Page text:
• CLPettigrew

            @polysix:disqus fanboy troll

      • 12Danny123

        Agreed. Vive is not competitive enough. It’s very much a Microsoft and Facebook war at the moment.

      • Miguel Brandão

        Thank you for your opinion, but your argument is full of logical fallacies, such as True Scottsman, which inclines me to think it would be hard to have a factual discussion about this with you (apologies ahead for the ad hominem).

        Actually addressing your points, Vive’s software does suck in my opinion but the controllers and ergonomics are amazing.
        About clarity/sharpness/speed, I guess that would be more related to your setup and game development than the headset itself, no? I just confirmed that both have the same resolution, field of view and refresh rate.

        Even a simple game like Zombie Training Simulator is an amazing experience on the HTC Vive!

        You are right about the fact that I have never tried Rift, I was merely posting a inflammatory remark, but since it doesn’t have native room scale tracking and I’m not sure how good it’s a major point for me, I don’t play sitting VR.

        On a closing remark, Valve has contributed a lot more to the VR landscape with the advent of OpenVR and there are some hints that there was ‘collaboration’ between the development of both kits, although I wouldn’t base my argument on that. Also I would like to state that I am a Valve fanboy so the bias is explicit. In the end, both kits are likely to provide a great experience and it is, as you said but without derogatory remarks about quality and taste, to each is own.

      • Virtual Gamesterz

        You just said bad controls, than refer to the vive does well is tracking, try doing some VR wireless, oh I forgot you cant with your Rift sorry, when you can then really speak up. Always somebody crying about something, or try to bash other equipment, years ago we never had any VR , only like 30 deg fov now we have 110 and soon 200, and always people complaining.

  • Mike Hamner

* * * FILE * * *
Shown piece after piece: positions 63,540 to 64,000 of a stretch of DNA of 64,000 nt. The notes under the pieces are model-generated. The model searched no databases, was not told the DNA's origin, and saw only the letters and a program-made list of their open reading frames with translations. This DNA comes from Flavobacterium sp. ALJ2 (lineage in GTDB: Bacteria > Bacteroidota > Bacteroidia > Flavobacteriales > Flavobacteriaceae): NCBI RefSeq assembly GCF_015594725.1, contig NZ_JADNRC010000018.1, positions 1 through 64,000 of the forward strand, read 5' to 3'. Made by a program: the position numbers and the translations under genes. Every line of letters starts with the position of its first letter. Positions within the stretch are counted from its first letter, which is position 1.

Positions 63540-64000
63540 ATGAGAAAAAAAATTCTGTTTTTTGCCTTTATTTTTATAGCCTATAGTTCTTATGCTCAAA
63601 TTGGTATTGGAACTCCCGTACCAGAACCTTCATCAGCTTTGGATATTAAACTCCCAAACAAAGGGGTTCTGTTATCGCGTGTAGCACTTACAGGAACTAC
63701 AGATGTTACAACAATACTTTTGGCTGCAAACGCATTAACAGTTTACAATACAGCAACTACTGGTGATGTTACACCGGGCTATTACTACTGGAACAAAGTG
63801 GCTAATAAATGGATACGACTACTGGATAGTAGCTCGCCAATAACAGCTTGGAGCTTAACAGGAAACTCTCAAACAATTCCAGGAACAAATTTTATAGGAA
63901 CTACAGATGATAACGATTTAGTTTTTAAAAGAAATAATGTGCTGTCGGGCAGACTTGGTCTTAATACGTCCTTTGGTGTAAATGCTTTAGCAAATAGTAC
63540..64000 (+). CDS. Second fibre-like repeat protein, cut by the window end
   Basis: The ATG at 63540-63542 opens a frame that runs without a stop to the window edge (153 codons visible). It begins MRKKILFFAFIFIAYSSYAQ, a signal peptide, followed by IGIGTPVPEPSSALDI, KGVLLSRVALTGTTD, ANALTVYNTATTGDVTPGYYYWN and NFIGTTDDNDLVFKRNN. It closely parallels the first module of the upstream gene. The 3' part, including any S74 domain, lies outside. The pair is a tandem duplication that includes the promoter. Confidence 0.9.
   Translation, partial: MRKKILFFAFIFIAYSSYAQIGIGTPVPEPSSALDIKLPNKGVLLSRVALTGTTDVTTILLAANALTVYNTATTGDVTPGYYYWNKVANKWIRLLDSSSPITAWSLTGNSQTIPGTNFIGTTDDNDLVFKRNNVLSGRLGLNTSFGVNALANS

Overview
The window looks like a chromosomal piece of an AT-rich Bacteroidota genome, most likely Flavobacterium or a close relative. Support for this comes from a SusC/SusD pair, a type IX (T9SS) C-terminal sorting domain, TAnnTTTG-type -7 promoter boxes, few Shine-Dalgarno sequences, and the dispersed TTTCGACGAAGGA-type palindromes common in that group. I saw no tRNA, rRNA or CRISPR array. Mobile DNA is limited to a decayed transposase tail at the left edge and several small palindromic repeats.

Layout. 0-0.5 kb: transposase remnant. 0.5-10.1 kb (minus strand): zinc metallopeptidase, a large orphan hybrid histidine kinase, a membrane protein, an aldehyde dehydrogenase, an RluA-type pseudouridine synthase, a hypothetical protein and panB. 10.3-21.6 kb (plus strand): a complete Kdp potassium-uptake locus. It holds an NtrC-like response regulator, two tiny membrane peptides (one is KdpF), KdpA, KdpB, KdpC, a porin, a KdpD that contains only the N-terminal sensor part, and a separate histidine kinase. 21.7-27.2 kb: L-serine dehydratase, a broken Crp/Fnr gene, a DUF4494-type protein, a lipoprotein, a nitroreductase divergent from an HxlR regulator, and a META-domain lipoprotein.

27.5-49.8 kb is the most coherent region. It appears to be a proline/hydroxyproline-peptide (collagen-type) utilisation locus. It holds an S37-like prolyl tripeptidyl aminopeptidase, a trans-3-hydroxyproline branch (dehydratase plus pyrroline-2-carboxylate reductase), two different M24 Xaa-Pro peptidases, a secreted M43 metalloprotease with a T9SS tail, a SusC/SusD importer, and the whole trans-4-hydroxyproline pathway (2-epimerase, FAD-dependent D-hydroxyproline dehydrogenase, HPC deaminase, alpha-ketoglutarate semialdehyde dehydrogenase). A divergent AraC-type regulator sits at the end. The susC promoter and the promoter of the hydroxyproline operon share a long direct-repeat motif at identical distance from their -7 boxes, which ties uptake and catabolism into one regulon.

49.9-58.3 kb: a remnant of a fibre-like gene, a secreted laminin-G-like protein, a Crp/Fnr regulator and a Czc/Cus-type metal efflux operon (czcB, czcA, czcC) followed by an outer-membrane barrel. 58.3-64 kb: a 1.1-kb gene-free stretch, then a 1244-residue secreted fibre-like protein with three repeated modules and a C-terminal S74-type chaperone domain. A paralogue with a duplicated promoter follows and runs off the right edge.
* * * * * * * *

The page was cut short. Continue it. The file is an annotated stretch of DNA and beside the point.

Well, here is the real issue as I see it. VR gives you a killer new kind of experience with emersion but for that step forward it takes a few steps back. VR headsets have a much lower resolution then competing products. When you have a population that is used to seeing high resolution images they aren’t going to be satisfied with a much much lower resolution when there is more compelling content on other high resolution platforms AKA HDTVs. If there was superior content in VR that wasn’t banking primarily on the experience but more so on the content itself then the technology could perhaps overcome the downsides of resolution. Also, VR is very clunky and isolating. Don’t get me wrong, I love Ill spend hrs in my headset but I’m a loner, most people aren’t . They aren’t going to isolate themselves from there friends and family just to play sub par games with sub par resolution. the resolution has to come much closer to to peoples expectations for VR for it to succeed. there has to be incredible AAA games to make people like my wife who isn’t interested in wearing my headset for the reasons I just stated to give it another shot. Now, I understand that game developers are in the business of making money and there isn’t enough of a install base to justify investment in making the kind of AAA games that people want to play and that will drive sales but if these games aren’t developed then once again there is no incentive for people to spend the money to put up with sub par graphics and resolutions. its a classic chicken and egg situation. this cycle has to be broken for vr to succeed. in order to do that I believe that a company or companies with a vested interest in the tech has to kind of throw themselves out on a limb and be a loss leader. put out the headsets and fund the games development at loss for the near term. that’s how it happened in the early days of 3d gaming when it first emerged. Sony and Microsoft produced there consoles and funded first party content at a loss in order to develop the ecosystem, this then payed off years later through royalties on game sales. “If you build it, they will come” to quote a old movie. that’s the only way to beat the chicken or egg stalemate. this proposition is not an easy sale for shareholders when traditional game sales are doing well. The xbox and ps4 or doing just fine right now. but if you look to the future there’s not a lot of places they can go from here. the major consoles are now pushing 4k resolutions with HDR at near photo realism. in 5 years or so where are they going to go when people want a shiny new game console. 4k is about the limit for visual acuity for a reasonable sized display at reasonable viewing distances. I don’t see any alternative to prevent the stagnation of the games industry accept for a change of content platform. that’s where vr may actually be more essential to the games industry’s sustained viability than most would care to admit at this stage. I think the Game industry had better take the loss now in the short term now to develop the new platform for tomorrow’s games in order to sustain the long term viability of there business and that means building the VR industry so its ready day 1 when the bottom falls out of traditional gaming. Lets not have another game industry crash like we did in the late 70s and early 80s. what do you say.